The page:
We're already heading into Week 6 of Michael's culinary class at Scottsdale Community College. It's Seafood Week, which has been my least favorite week so far. We didn't get to cook a meal. Mike just had to demonstrate various techniques of handling seafood.
Michael is getting a little tired of spending money on all the extras for his class. He's had to shell out his hard-earned dollars from working at Chick-fil-a for 2 kinds of wine, bourbon, tons of shallots and filet mignon, among other things. This week was no exception. Mike needed an oyster knife. Sur La Table had just what he needed. Another $10 gone from his wallet. Sigh...grumpy sigh...then we went to Safeway to purchase the shellfish. Told the guy at the fish counter that we only needed 1 oyster - his raised eyebrow begged for an explanation - "we're going to pry it open and take its picture." I guess that was a pretty good answer - he laughed then picked out the largest oyster in the display case -- it looked like one massive barnacle that had been scraped off the bottom of a ship! He gave it to us at no cost. Very nice. Then we selected 2 littleneck clams. And a few jumbo shrimp in the shell. Let Shellfish Week commence.
You can see the two littleneck clams steaming away in the pan. What you can't see is the layer of sand in the bottom of the pan. Note to self: next time (if there is a next time) (like if the grocery store is all out of canned clams and I absolutely have to make clam chowder) wash/scrub the clams before cooking them.
Notice that one of the clams steamed open and the other one stayed tightly closed. The one that is open is fair game and good to eat. The closed one should be discarded - did a little research - the closed one was probably dead to begin with (as opposed to alive?! what?!)
Michael practiced shelling then de-veining the shrimp using a small paring knife and running it down the back of the shrimp. We brainstormed three different ways we could prepare them and serve them. I was proud of him for jumping right in with suggestions. If we had more time (and more shrimp) we would have grilled them and then stirred sweet/hot asian chili sauce and some lime juice into them...Mike's idea!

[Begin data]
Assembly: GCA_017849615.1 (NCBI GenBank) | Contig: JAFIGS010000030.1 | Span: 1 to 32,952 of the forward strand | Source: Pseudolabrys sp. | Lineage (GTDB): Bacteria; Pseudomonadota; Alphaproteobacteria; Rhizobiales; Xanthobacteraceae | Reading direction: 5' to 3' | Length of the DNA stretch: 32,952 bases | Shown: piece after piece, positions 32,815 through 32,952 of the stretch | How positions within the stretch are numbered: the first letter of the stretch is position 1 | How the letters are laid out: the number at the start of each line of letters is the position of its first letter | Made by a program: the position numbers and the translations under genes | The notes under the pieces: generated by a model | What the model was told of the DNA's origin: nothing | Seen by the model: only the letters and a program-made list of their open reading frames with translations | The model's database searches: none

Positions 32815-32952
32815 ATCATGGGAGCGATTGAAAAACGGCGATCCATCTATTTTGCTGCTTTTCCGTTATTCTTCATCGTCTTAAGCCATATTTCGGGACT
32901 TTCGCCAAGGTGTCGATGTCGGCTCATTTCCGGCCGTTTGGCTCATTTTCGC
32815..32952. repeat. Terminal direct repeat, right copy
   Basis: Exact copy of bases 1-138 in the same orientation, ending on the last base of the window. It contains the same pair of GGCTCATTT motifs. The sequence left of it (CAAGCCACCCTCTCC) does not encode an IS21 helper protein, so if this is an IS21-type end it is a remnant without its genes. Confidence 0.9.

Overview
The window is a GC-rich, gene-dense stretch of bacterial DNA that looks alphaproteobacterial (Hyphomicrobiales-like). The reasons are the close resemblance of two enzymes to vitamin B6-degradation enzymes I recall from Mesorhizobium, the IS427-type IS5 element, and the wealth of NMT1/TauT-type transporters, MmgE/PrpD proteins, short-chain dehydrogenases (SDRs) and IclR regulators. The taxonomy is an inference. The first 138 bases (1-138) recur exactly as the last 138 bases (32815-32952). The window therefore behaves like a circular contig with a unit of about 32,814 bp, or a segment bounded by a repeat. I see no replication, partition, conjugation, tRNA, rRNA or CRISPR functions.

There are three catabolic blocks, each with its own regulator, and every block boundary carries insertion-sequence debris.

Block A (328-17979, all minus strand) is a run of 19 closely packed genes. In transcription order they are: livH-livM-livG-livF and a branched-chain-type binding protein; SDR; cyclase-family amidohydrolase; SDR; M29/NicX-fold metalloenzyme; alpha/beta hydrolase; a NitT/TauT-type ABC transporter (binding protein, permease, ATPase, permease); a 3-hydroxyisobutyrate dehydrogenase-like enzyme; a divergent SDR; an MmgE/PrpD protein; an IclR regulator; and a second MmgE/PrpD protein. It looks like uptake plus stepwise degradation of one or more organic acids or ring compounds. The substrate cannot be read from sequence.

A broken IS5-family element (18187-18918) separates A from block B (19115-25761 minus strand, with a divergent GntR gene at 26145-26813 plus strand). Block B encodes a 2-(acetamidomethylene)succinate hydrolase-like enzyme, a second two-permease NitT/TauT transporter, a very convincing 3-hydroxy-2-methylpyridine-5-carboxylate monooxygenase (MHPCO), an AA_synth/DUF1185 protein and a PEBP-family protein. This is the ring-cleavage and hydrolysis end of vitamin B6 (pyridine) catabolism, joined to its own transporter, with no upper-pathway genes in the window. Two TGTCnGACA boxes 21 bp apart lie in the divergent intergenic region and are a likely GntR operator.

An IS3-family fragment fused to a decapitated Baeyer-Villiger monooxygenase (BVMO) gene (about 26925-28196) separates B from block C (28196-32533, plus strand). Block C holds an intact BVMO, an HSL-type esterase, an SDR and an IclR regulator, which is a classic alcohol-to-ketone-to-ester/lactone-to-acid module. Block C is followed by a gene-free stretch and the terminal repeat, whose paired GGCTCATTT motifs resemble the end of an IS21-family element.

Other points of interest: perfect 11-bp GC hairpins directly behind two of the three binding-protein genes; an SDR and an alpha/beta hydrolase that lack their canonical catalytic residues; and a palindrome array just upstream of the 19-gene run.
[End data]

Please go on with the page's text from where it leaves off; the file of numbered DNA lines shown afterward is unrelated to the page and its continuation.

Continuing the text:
This oyster was a monstrosity. Really. The oyster knife that Mike bought came with this cute little wooden oyster holder - a normal-sized oyster would fit right in it and be easily pried open without too much trouble. Unfortunately, this oyster was 4x as big as the oyster holder. There was no clear opening along the edge of the shell. Mike and I couldn't see any place to start prying it open. I started chipping away at the barnacles. Finally, I saw a little sliver of shell to cram the knife into. Between Mike's muscles and my chipping, scraping and prying, we got it open. We were a little disappointed that we didn't find a pearl after all that work.
Here it is. Separated from the abductor muscle by a few scrapes of the oyster knife. Squeeze on some fresh lemon juice, a little salt, pepper, hey, why not add the Rockefeller sauce and bake it. Just don't ask me or Mike to eat it. That's all I'm saying.
Next assignment: sauces. Gallons of sauces. Stay tuned!